Tags: Climate Change | Global Warming | global warming | duke | warming | temperature | Earth

Study: Global Warming Has Slowed But Could Heat Up Again

By    |   Friday, 24 April 2015 10:18 AM

A study led by Duke University of 1,000 years of temperature records has shown that global warming is not occurring as fast as some have suggested, the U.K.'s Daily Mail reported.

"Based on our analysis, a middle-of-the-road warming scenario is more likely, at least for now," Patrick Brown, a doctoral student in climatology at Duke University, said of the analysis of the research. "But this could change."

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The analysis, which compared results with scenarios suggested by the Intergovernmental Panel on Climate Change, and relied on observed data, not climate models, determined that high and low warming rates that occur over a decade are a part of the "natural variability in surface temperatures," the Daily Mail said.

It also found that temperature shifts are the result of ocean-atmosphere interactions and other natural factors.

This natural balance, however, could shift, the scientists warn, and the "climate wiggles" seen over the years could change, forcing Earth to warm at a faster speed than expected, the study said.

"At any given time, we could start warming at a faster rate if greenhouse gas concentrations in the atmosphere increase without any offsetting changes in aerosol concentrations or natural variability," said Wenhong Li, assistant professor of climate at Duke, who worked with Brown on the climate change study.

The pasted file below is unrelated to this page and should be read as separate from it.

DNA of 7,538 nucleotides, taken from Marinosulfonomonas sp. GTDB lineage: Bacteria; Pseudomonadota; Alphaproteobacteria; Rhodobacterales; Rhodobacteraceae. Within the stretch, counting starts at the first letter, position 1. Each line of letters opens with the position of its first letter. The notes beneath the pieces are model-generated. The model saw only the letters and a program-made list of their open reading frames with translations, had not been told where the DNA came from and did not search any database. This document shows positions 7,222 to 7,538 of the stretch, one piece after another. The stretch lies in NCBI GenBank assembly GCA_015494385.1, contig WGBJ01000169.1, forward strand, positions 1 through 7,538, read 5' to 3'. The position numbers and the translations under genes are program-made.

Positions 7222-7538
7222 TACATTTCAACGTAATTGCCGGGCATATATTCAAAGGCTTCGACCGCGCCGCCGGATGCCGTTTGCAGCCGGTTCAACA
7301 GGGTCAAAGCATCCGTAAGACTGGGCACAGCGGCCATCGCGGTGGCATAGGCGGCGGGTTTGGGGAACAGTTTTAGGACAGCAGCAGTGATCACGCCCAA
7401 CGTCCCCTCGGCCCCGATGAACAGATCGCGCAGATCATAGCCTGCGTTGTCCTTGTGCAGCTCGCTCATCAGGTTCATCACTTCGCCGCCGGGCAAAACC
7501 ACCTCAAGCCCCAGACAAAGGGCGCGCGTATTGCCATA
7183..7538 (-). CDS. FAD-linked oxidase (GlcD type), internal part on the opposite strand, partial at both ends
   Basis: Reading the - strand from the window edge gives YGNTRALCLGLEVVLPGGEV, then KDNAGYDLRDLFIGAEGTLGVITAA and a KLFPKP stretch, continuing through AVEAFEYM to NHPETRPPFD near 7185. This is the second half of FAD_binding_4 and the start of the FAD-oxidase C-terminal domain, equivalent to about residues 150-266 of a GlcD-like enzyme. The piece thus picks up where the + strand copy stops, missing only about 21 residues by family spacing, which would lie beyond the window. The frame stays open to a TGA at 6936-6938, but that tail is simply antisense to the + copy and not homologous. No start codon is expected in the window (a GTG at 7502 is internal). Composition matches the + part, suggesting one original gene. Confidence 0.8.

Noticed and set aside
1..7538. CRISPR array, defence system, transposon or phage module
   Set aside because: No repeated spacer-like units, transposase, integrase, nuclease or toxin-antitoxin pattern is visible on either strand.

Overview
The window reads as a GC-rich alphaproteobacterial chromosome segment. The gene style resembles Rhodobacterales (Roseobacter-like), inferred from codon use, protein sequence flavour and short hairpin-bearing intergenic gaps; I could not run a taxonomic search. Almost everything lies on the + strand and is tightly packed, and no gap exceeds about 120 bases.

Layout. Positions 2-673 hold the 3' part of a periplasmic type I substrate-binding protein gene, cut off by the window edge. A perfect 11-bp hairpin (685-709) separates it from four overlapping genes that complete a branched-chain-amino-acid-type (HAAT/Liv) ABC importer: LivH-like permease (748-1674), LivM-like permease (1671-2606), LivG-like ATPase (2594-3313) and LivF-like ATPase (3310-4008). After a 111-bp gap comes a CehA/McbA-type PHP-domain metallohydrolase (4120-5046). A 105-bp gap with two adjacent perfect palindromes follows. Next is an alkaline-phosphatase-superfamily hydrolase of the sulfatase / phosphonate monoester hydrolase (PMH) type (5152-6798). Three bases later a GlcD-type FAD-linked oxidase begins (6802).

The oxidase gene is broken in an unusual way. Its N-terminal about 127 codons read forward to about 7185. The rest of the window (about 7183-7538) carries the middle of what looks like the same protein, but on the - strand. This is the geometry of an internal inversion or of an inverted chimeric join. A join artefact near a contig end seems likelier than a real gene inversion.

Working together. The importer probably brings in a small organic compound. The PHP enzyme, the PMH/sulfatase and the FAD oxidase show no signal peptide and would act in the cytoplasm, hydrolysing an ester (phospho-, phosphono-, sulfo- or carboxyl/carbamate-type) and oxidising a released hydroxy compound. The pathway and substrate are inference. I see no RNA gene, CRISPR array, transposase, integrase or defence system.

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Another study, published in the journal Science last year, also said climate change was slowing as a part of an ongoing cycle, Time magazine reported.

That study found that "temperatures have risen more slowly in the past decade than in the previous 50 years, and will continue to rise at a somewhat slower rate in the next decade," Time said.

But it attributed that change to heat moving "into deeper oceans." After the current cycle is finished, warming could pick up at a fast rate, Time said of the latest research.

"Each of the last three decades has been successively warmer at the Earth's surface than any preceding decade since 1850," according to a separate study published by the IPCC in 2013.

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"Trends based on short records are very sensitive to the beginning and end dates and do not in general reflect long-term climate trends," the study said.

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A study led by Duke University of 1,000 years of temperature records has shown that global warming is not occurring as fast as some have suggested, the U.K.'s Daily Mail reported.
global warming, duke, warming, temperature, Earth
388
2015-18-24
Friday, 24 April 2015 10:18 AM
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